12-26-2008 11:27 AM
I will be using my Maxtor BlackArmor primarily as a storage unit for research data. However, so far I am unable to use it on
the university computers. I do not even get the pop-up prompt that would allow me to unlock the unit. Instead I get a mesage
that says something about me not being able to run the system as I do not have administrative rights. How to get around this
01-16-2009 02:18 PM
01-25-2009 09:39 PM
01-26-2009 07:27 AM
I spoke to Maxtor tech support 1/26/09. Per them, you need to have someone with admin privileges install the maxtor manager on the computer where you want to use this drive . I did the initial set up on my home computer which has you set up a password. I am have submitted a request to have the tech support at my work install this manager......I will let you know if it works. I am pretty sure you have to give the admin priv tech support person your password used for your initial set up on whichever computer you have admin privileges. Or you just have the admin tech support set up a password and tell you what it is.
If you can't get admin tech support...this drive is not going to help you much...even then.....it will only work at the network computer where you had the software installed.
Good luck to the both of us.
01-26-2009 01:21 PM
Thank you for your information. Unfortunately I use multiple computers at work so it won't be useful for me to have it installed on the one computer. I guess I'll use this one for my home computer backup. I have another portable drive that is not software protected. Do you know if a person can install a software program into a portable drive to require a password to gain access to the drive that would not require Administrative Rights to use
02-07-2009 02:27 PM - edited 02-07-2009 02:29 PM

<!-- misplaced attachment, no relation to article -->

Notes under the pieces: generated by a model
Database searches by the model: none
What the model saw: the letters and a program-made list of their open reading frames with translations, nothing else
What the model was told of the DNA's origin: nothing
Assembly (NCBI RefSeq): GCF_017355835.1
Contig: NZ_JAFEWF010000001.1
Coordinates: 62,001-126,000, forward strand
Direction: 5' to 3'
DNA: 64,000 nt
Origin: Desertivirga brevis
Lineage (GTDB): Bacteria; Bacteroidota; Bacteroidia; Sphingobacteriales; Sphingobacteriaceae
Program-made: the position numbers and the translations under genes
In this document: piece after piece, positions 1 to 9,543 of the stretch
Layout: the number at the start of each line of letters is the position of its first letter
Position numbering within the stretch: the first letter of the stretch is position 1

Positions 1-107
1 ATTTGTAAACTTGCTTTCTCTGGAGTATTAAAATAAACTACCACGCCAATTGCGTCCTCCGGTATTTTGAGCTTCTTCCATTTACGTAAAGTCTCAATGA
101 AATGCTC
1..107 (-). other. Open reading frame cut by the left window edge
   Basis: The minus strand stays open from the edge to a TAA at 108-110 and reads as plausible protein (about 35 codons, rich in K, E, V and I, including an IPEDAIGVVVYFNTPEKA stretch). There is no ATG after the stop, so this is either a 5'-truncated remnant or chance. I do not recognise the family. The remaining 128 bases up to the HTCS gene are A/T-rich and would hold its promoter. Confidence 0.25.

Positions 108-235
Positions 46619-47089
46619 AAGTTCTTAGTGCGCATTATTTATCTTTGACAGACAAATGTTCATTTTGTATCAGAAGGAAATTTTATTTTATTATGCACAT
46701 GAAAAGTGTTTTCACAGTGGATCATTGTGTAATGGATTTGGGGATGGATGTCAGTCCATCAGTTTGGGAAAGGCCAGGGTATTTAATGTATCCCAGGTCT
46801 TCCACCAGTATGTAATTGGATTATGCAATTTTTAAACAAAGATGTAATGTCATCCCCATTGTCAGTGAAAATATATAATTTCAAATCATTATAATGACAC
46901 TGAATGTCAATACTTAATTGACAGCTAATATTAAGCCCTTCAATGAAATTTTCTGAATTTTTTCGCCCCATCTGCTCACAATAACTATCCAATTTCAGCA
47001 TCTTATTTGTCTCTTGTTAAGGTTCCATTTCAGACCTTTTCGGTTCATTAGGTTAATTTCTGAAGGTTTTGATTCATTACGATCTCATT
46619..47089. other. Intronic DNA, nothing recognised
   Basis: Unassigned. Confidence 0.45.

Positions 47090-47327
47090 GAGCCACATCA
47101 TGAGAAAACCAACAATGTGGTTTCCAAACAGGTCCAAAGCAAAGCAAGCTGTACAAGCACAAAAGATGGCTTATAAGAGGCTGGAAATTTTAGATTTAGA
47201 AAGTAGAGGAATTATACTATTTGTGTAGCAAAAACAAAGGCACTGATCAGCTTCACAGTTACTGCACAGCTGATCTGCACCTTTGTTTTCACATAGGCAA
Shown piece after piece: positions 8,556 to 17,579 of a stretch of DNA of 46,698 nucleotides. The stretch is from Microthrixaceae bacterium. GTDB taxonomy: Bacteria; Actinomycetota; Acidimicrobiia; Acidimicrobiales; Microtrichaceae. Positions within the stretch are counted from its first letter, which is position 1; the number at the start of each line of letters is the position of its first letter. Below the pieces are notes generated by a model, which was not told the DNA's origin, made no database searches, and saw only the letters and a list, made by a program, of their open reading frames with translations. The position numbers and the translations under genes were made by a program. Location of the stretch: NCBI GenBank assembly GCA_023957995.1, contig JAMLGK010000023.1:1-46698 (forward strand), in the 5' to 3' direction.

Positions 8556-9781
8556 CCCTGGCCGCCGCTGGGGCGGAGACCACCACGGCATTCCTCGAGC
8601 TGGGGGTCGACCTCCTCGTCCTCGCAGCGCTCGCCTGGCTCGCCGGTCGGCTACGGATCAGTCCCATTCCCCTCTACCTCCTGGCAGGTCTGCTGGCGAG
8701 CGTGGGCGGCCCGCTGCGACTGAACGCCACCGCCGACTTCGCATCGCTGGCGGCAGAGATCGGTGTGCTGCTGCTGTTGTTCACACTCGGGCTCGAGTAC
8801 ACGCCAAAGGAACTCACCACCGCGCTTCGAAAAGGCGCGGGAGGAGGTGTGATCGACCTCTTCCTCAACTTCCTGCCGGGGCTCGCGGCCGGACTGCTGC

[quote]I have another portable drive that is not software protected. Do you know if a person can install a software program into a portable drive to require a password to gain access to the drive that would not require Administrative Rights to use?[/quote]
Sure. A good program for turning a regular storage drive into a password protected, encrypted drive, is Truecrypt. It doesn't cost anything to use, and I have used it with no problems at all. What you will do is create a "virtual drive" on your storage device, and specify how many Megabytes or Gigabytes you want it to be. You may want to make the entire device password protected, or just half of it, or just a small portion, depending on your needs.
To access the encrypted file, though, you will have to use TrueCrypt, and your computers at work or at a public library won't have it installed. One option, and I have not tried it to see if it will work, is to have TrueCrypt on the same drive that you encrypt, but on the space that you have left free. For example, on a 2 GB usb flash device, encrypt 1 GB, and save TrueCrypt on the uncrypted, 2nd GB, then use TrueCrypt to open the encrypted portion.
02-07-2009 03:03 PM - edited 02-07-2009 03:08 PM
I've just tested my own device to see if what I described above will work, and yes, it does. TrueCrypt has a "Traveler Mode." But by putting it in Traveler Mode, it gave me a warning saying that I might have to have Administrator Privileges where I open it. My computer isn't set to require Administrator Privileges, so it wasn't a problem for me.
Here's the prompt I was given by TrueCrypt:
Note that if you decide to run TrueCrypt in Traveler mode (as opposed to running an installed copy of TrueCrypt) the system will ask you for permission to run TrueCrypt (UAC prompt) every time you run it.
The reason is that when you run TrueCrypt in traveler mode, TrueCrypt needs to load and start the device driver. ...Therefore the system will ask you to run TrueCrypt with administrator Privileges (UAC prompt).
So using a storage device encrpyted with TrueCrypt will likely cause you to run into the same problem you ran into with Black Armor.